Oil and water may not mix, but with the addition of the appropriate nanoparticles to the recipe, these two immiscible liquids can be exotic gels for a variety of applications, from batteries to water purifiers to smart windows that change shades. Can be converted to. A new approach to creating this unusual class of soft materials allows them to be brought to market from the laboratory.
Scientists at the National Institute of Standards and Technology (NIST) and the University of Delaware have discovered what appears to be a better way to make these gels. These gels have been the focus of intensive research for over a decade. Part of their potentially widespread utility is the complex set of interconnected microchannels that form within them and create sponge-like structures. These channels provide a passage for other materials to pass through, which not only helps with filtration, but also gives the gel a large amount of internal surface area. This is a valuable property for accelerating chemical reactions or as a scaffold for living tissue to grow.
These and other benefits sound like gel innovators have hit oil, but their creations haven’t mixed well with the market yet. Gels are usually formed by mixing two liquid solvents. Like oil and water, these solvents do not mix well, but to prevent complete separation, researchers add custom-designed nanoparticles that can stay at the interface between them. Careful cooking of these ingredients results in the formation of cohesive gels. However, custom designing nanoparticles for each application is difficult, and the process is demanding because gel formation requires rapidly controlled and rapid temperature changes. These constraints make it difficult to produce this type of gel in small quantities or more, suitable for laboratory experiments rather than on an industrial scale.
As explained in New Nature Communications The paper, the NIST / Delaware team, has found a way around many of these issues. That novel approach forms what researchers call “seed gel,” which is an abbreviation for “solvent separation-driven gel.” Instead of designing the nanoparticles to stay at the interface between the two solvents, those selected particles concentrate on one of them. Although these particles tend to repel each other, they have a stronger affinity for one of the solvents, keeping them together in the channel. The team has clearly demonstrated that they have successfully concentrated the nanoparticles where they are needed using the NIST Center for Neutron Research (NCNR) neutron scattering tools.
The resulting gel is much easier to make because the two solvents are essentially oil and water and the nanoparticles are silicon dioxide (essentially small spheres of common quartz). I will. It also has a variety of industrial uses.
“Our SeedGel has excellent mechanical strength, is much easier to manufacture, and the process can be extended to meet the needs of the manufacturer,” said NCNR scientist and associate professor at the University of Delaware. But Yun Liu said. “In addition, it is thermoreversible.”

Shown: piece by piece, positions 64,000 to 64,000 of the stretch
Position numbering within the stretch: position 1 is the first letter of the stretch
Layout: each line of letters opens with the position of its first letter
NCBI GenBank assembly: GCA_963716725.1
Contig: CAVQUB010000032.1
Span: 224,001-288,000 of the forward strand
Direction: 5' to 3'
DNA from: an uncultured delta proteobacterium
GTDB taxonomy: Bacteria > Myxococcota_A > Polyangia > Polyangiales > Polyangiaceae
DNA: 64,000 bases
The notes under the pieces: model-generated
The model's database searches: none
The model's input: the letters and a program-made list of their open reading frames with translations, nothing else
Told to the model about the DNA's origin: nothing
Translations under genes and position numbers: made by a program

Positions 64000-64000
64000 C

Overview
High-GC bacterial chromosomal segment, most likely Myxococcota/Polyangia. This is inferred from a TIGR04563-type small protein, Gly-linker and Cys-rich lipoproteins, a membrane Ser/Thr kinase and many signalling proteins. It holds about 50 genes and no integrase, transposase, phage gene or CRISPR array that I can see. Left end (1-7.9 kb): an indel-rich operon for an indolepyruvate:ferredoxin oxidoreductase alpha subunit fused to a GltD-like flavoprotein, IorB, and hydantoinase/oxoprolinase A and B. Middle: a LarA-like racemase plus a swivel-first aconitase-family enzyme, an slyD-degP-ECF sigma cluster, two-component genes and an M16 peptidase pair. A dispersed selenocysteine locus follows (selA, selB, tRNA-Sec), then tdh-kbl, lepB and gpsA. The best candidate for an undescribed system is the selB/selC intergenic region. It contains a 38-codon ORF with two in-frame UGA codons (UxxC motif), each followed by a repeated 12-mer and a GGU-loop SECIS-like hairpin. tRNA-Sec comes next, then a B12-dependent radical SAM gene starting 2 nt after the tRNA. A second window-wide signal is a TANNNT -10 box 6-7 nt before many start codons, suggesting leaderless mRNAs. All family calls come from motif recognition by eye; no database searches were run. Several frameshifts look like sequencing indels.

This reversibility refers to the optical properties of the finished SeedGel. You can switch from transparent to opaque and back to normal simply by changing the temperature. This property is available in smart windows that sandwich a thin layer of gel between two glass plates.
“This optical property may make SeedGel useful in other photosensitive applications,” said Yuyin Xi, a researcher at the University of Delaware who works at NCNR. “They can be useful for sensors.”
The team’s gel-making approach can be used in combination with other solvents and nanoparticles, which can be useful in water purification filters and, in some cases, other filtration processes, depending on the type of nanoparticles used.
Liu also states that the creation approach allows application designers to explore freely by adjusting the size of the channels in the gel by changing the rate at which the temperature changes during the formation process.
“Our approach is a general approach that works for many different nanoparticles and solvents,” he said. “This greatly expands the use of this type of gel.”
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Yuyin Xi et al, Adjustable thermoreversible bicontinuous nanoparticle gel driven by two-component solvent separation, Nature Communications (2021). DOI: 10.1038 / s41467-020-20701-3
Provided by National Institute of Standards and Technology
This story has been republished in courtesy of NIST. Read the original story here.
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Nanoparticle gels combine oil and water with a manufacturing-friendly approach
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